Free-Nets and other community computer systems is how their
growth should be paid for so that their good work may continue
In spite of the name of NPTN's brand of community computing,
"Free-Net", the medium and the messages it carries are not free
of costs. Typically, a Free-Net is built and operated by in-kind
gifts, substantial volunteer time and resources, and grants.
Only a few Free-Net systems charge users any kind of fee, and
when they do, they provide free access for those who cannot
afford the fee by waiving the fee. Free-Nets know, perhaps
more than others, that there are definite and substantial costs
that must be financed in order to operate a basic community
information and communications service. Such costs are rising
as the demand for Free-Nets increases both in terms of the
number of users on existing systems and in terms of the number
of online Free-Net Affiliates: In January of 1994, NPTN had fewer
than 20 systems online; to date, NPTN has 47; by the end of 1995,
NPTN estimates that we will have at least 100, and possibly 150
Demand will continue to intensify as more people come to know and
understand the power of this medium. This power can be explained
by examining the many dimensions of the name Free-Net: freedom of
assembly in an electronic space; freedom to create information;
freedom to access information; freedom to speak in an electronic
town hall; freedom to contact others easily and readily via
Internet e-mail; freedom of expression; freedom of association
via the creation and use of the special interest group areas that
are endemic to this medium.
Walter Wriston, former Citicorp chairman, said that power
used to relate to money; today, however, power lies in the
information about money. From banking in New York City to bumper
crops in Nebraska, access to electronic information resources
represents power. For the farmer in rural Nebraska, access to
U.S. Department of Agriculture information may help him produce
a bumper crop; access to weather information already available on
the Internet could do the same. For the inner city youth, access
to special interest groups and electronic libraries can mean a
new path to pursue, an option from gangs, and a means to improve
one's own life through self-determination and the information
resources that are needed to fuel the growth of knowledge.
At its heart, a Free-Net enables one to gain the literacy
skills (i.e., traditional reading and writing literacy, computer
literacy, and network literacy) necessary to be a productive
citizen in the "Information Age". Happily, the end result of
a Free-Net is that the user is empowered. Once empowered, the
typical user sees the value of such a service and is willing to
give their time and or money to see that the service grows so
that others may benefit from it.
The recent U.S. Department of Commerce Request for Comments on
Universal Service asked whether services that benefit private
businesses should be charged a higher rate to reduce the cost
of services provided to ordinary citizens. NPTN is not in favor
of simply placing the entire cost of access onto one sector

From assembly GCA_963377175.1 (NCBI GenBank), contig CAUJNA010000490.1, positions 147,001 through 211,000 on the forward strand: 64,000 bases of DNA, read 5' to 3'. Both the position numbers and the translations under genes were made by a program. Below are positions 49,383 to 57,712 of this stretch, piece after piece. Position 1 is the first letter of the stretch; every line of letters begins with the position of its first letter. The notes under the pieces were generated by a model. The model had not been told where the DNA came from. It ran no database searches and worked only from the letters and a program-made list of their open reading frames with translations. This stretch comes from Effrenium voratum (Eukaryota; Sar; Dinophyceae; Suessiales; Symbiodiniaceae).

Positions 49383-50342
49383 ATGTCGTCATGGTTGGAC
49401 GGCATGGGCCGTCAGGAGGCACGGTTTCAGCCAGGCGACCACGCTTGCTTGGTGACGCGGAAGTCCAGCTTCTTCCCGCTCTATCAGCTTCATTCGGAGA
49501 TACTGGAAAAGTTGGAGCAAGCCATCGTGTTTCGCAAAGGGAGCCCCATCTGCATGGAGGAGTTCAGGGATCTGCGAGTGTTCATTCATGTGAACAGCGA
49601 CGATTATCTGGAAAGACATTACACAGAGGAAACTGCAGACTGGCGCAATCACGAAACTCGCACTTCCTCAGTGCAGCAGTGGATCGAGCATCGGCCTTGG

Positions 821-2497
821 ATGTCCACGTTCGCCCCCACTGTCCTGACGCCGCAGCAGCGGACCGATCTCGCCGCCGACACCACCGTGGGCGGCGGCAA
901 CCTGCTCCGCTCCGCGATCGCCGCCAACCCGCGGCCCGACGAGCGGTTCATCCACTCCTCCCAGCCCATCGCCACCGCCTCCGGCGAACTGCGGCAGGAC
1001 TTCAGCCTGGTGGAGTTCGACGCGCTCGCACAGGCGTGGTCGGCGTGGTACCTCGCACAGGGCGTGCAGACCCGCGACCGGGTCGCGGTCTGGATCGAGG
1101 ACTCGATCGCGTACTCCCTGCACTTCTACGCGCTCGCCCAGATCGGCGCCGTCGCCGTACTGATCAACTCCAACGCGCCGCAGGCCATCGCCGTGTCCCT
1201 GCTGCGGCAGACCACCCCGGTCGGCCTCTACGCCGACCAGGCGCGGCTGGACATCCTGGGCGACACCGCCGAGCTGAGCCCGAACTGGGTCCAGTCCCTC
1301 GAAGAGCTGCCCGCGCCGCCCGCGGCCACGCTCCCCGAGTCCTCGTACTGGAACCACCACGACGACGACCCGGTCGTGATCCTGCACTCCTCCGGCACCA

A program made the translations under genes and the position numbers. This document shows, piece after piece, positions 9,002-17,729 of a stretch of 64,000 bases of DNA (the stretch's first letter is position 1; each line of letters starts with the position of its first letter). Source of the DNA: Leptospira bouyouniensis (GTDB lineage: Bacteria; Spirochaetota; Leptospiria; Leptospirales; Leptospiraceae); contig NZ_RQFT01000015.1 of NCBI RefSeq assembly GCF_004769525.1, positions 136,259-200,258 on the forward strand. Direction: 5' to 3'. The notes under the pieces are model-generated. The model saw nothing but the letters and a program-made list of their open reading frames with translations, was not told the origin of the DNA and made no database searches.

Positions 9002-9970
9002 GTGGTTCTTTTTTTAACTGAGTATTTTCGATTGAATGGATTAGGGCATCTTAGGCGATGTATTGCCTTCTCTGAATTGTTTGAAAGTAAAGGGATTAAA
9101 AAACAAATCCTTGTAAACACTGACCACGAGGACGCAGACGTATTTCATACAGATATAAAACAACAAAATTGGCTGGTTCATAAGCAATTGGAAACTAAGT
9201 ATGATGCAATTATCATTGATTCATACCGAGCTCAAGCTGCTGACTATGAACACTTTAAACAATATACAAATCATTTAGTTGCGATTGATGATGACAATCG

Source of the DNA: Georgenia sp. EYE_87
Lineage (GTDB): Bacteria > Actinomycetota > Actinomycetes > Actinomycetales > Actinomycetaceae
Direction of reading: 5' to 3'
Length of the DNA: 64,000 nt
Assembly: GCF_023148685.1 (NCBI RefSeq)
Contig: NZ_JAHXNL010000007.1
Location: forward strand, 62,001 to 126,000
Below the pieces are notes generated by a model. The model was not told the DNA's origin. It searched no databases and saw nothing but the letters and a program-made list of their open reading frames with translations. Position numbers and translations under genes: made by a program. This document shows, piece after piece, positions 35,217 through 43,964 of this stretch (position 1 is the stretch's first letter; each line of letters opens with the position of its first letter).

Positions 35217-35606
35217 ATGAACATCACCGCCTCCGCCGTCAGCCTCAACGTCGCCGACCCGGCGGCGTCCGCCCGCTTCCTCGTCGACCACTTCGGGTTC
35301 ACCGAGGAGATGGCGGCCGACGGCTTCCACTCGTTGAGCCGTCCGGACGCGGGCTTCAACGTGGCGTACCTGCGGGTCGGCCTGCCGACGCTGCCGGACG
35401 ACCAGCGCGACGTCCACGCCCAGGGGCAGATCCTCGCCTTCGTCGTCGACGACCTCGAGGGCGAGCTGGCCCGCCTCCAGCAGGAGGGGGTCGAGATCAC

of the economy. Private businesses have a vested interest in
seeing more citizens become computer and network literate: more
users implies more potential consumers. Private businesses may
participate via a voluntary rate charge and or in the form of
development and or planning fund support of access projects in
their own communities. NPTN does not favor electronic welfare
if such is defined to mean complete subsidization of individual
NPTN is of the belief that funding for access should come from
a variety of sources and means that are subject to change so
that economic models may compete against one another. In such a
paradigm one community can compare its model to that of another
and see what lessons may be learned. In this way, individuals
can have a role in forming how their electronic community is
run as they will have some stake in how it is funded, be it
through a surcharge on local telephone or cable service (i.e.,
similar to funding for 911 service), through user fees, through
municipalities, through commercial services rates, or some other
Citizens should be encouraged to pay their fair share and should
be provided with access and services that they feel they receive
value by using and thus obligated to pay something for what they
receive. However, they should also have a say in how the access
and services are provided if they are to pay either directly and
or indirectly. This may be best achieved by not arriving at one,
singular, uniform cost and funding structure for access. If a
stable economic model is achieved, provisions for subsidizing
access for those who cannot afford it can be made readily and
Access and its costs are critical issues for discussion and
decision during the continuing construction of the world's
information superhighways. Cliches aside, the interest in
building information networks has been intense in recent times;
hopefully, the interest will not wane as the difficult matters
of access and costs are dealt with in Washington and at the
local level. Importantly, the most significant decisions
are being made by those individuals and institutions building
networks; those who are building and running Free-Net systems
are dedicated to providing access at little or no cost to the
end user. 1995 may prove to be a watershed year for Free-Nets as
access increases and NPTN contends with how it may be supported
(Free-Net is a service mark of The National Public Telecomputing
Network (NPTN), registered in the U.S. and other countries.)
This month's recommendations.
PR Watch. The public relations industry has been around since
the turn of the century, but it has been growing and changing
rapidly since American industry began to respond to the surge
of progressive political movements in the 1970's. While much
PR work is mundane and unexceptionable, many feel that the more
aggressive and ambitious types of PR have gone too far. John